A report presents a short discussion of one company's effort to develop composites of carbon nanotubes in epoxy and other polymer matrices.

The focus of the discussion is on the desirability of chemically modifying carbon nanotubes to overcome their inherent chemical nonreactivity and thereby enable the formation of strong chemical bonds between nanotubes and epoxies (or other polymeric matrix materials or their monomeric precursors).

The chemical modification is effected in a process in which discrete functional groups are covalently attached to the nanotube surfaces. The functionalization process was proposed by the company and demonstrated in practice for the first time during this development effort. The covalently attached functional groups are capable of reacting with the epoxy or other matrix resin to form covalent bonds. Furthermore, the company uses this process to chemically modify the nanotube surfaces, affording "tunable" adhesion to polymers and solubility in select solvents. Flat-sheet composites containing functionalized nanotubes demonstrate significantly improved mechanical, thermal, and electrical properties.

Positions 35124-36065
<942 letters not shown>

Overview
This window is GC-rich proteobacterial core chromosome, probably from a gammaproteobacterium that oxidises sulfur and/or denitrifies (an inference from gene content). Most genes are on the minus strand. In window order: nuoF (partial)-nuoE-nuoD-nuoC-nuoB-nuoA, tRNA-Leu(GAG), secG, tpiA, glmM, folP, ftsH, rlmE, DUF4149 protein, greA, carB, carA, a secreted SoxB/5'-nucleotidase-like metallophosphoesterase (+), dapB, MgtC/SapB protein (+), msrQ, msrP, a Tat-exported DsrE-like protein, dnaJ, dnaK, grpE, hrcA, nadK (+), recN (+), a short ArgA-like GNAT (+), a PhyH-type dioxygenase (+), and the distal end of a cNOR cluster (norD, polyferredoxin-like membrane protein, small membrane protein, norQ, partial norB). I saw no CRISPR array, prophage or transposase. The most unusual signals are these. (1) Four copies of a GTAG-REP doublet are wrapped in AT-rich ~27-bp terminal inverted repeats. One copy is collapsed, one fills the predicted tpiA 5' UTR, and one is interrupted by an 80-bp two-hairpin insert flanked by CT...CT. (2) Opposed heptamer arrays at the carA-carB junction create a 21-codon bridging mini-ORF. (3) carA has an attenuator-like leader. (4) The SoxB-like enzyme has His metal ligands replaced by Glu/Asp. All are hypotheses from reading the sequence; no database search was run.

This work was done by Thomas A. Reynolds of ReyTech Corp. for Johnson Space Center. For further information, contact the Johnson Innovative Partnerships Office at (281) 483-3809.


NASA Tech Briefs Magazine

This article first appeared in the June, 2005 issue of NASA Tech Briefs Magazine.

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